Cloaked by winter's shadow, this cloud has now come into view as winter turns to spring. The cloud extends down to 60 degrees north latitude, is roughly 2400 kilometers in diameter and engulfs almost the entire north pole of Titan.
The new image was acquired on 29 December 2006, by Cassini's visual and infrared mapping spectrometer (VIMS). Scientific models predicted this cloud system but it had never been imaged with such details before.
"We knew this cloud had to be there but were amazed at its size and structure," said Dr. Christophe Sotin of the University of Nantes, France, a member of the visual and infrared mapping spectrometer team and distinguished visiting scientist at NASA's Jet Propulsion Laboratory, Pasadena, California. "This cloud system may be a key element in the global formation of organics and their interaction with the surface."The same cloud system seen on 29 December 2006, was still there two weeks later during the flyby which took place on 13 January 2007, even though observing conditions were slightly less favorable than in December.
These findings reinforce the idea that methane rains down onto the surface to form lakes, and then evaporates to form clouds. Scientists compare this methane cycle to the hydrological cycle on Earth, dubbing it 'methane-ologic cycle'.
Ground-based observations show this Titan cloud system comes and goes with the seasons. A season on Titan lasts approximately seven Earth years. Based on the global circulation models, it seems that such cloud activity can last about 25 Earth years before almost vanishing for four to five years, and then appearing again for 25 years.
Scientists expect this cloud to be around for several years. As the seasons change, scientists expect a shift of these clouds and lakes from the north pole to the south pole. On Titan's south pole, scientists have seen only one kidney-shaped lake with Cassini’s imaging cameras.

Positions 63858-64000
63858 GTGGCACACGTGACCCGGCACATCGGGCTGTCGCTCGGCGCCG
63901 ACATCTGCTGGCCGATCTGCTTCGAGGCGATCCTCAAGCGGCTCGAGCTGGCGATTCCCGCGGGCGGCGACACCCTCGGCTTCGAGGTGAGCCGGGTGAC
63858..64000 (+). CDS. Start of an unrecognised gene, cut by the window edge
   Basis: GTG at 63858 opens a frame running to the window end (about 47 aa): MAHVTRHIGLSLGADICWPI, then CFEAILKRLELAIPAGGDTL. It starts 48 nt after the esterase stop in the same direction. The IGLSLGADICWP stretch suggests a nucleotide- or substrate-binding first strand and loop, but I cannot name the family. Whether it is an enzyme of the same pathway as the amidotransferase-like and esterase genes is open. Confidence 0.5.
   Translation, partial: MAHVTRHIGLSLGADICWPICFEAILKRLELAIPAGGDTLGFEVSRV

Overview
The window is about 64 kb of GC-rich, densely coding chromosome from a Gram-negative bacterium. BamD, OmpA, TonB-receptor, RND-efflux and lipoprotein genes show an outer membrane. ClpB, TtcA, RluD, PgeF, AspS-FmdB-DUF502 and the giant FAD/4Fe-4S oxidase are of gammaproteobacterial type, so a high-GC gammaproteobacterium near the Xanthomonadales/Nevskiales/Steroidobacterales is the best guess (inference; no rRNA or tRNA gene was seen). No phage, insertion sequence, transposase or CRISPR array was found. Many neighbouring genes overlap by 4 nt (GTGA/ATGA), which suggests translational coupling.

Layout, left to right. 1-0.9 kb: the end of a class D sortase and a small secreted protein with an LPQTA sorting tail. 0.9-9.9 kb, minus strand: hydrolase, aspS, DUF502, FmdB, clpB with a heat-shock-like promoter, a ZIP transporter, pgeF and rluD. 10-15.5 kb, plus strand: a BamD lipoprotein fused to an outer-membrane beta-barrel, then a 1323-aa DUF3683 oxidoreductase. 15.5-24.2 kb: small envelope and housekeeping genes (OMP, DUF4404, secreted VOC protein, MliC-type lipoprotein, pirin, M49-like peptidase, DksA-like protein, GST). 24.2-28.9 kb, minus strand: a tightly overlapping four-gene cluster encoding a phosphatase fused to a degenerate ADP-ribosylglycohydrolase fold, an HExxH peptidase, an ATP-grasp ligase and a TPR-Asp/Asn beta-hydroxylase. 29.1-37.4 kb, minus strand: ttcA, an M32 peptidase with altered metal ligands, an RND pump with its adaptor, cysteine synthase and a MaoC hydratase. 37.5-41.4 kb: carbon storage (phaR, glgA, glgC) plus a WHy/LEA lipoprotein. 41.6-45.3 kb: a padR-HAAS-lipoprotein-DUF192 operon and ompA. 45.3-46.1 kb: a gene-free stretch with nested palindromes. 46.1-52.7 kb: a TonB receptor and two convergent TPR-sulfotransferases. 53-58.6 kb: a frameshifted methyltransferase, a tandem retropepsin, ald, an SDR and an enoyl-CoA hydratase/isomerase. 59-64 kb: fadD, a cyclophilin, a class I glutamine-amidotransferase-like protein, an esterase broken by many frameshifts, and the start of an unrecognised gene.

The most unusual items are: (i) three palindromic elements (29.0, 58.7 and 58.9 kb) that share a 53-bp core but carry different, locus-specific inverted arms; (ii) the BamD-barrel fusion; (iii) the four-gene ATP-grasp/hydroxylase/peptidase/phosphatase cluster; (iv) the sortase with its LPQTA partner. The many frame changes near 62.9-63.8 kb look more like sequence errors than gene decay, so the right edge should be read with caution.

"With 16 more flybys to come this year, we should have the opportunity to monitor the evolution of this cloud system over time," said Dr. Stephane Le Mouelic, working with the Cassini visual and infrared mapping spectrometer team, and also at the University of Nantes.
Jean-Pierre Lebreton | EurekAlert!
The moon is front and center during a total solar eclipse
24.07.2017 | NASA/Goddard Space Flight Center
Superluminous supernova marks the death of a star at cosmic high noon
24.07.2017 | Royal Astronomical Society
Physicists have developed a new technique that uses electrical voltages to control the electron spin on a chip. The newly-developed method provides protection from spin decay, meaning that the contained information can be maintained and transmitted over comparatively large distances, as has been demonstrated by a team from the University of Basel’s Department of Physics and the Swiss Nanoscience Institute. The results have been published in Physical Review X.
For several years, researchers have been trying to use the spin of an electron to store and transmit information. The spin of each electron is always coupled...
What is the mass of a proton? Scientists from Germany and Japan successfully did an important step towards the most exact knowledge of this fundamental constant. By means of precision measurements on a single proton, they could improve the precision by a factor of three and also correct the existing value.
To determine the mass of a single proton still more accurate – a group of physicists led by Klaus Blaum and Sven Sturm of the Max Planck Institute for Nuclear...
The research team of Prof. Dr. Oliver Einsle at the University of Freiburg's Institute of Biochemistry has long been exploring the functioning of nitrogenase....
A one trillion tonne iceberg - one of the biggest ever recorded -- has calved away from the Larsen C Ice Shelf in Antarctica, after a rift in the ice,...
Physics supports biology: Researchers from PTB have developed a model system to investigate friction phenomena with atomic precision
Friction: what you want from car brakes, otherwise rather a nuisance. In any case, it is useful to know as precisely as possible how friction phenomena arise –...
21.07.2017 | Event News
19.07.2017 | Event News
12.07.2017 | Event News
24.07.2017 | Health and Medicine
24.07.2017 | Automotive Engineering
21.07.2017 | Earth Sciences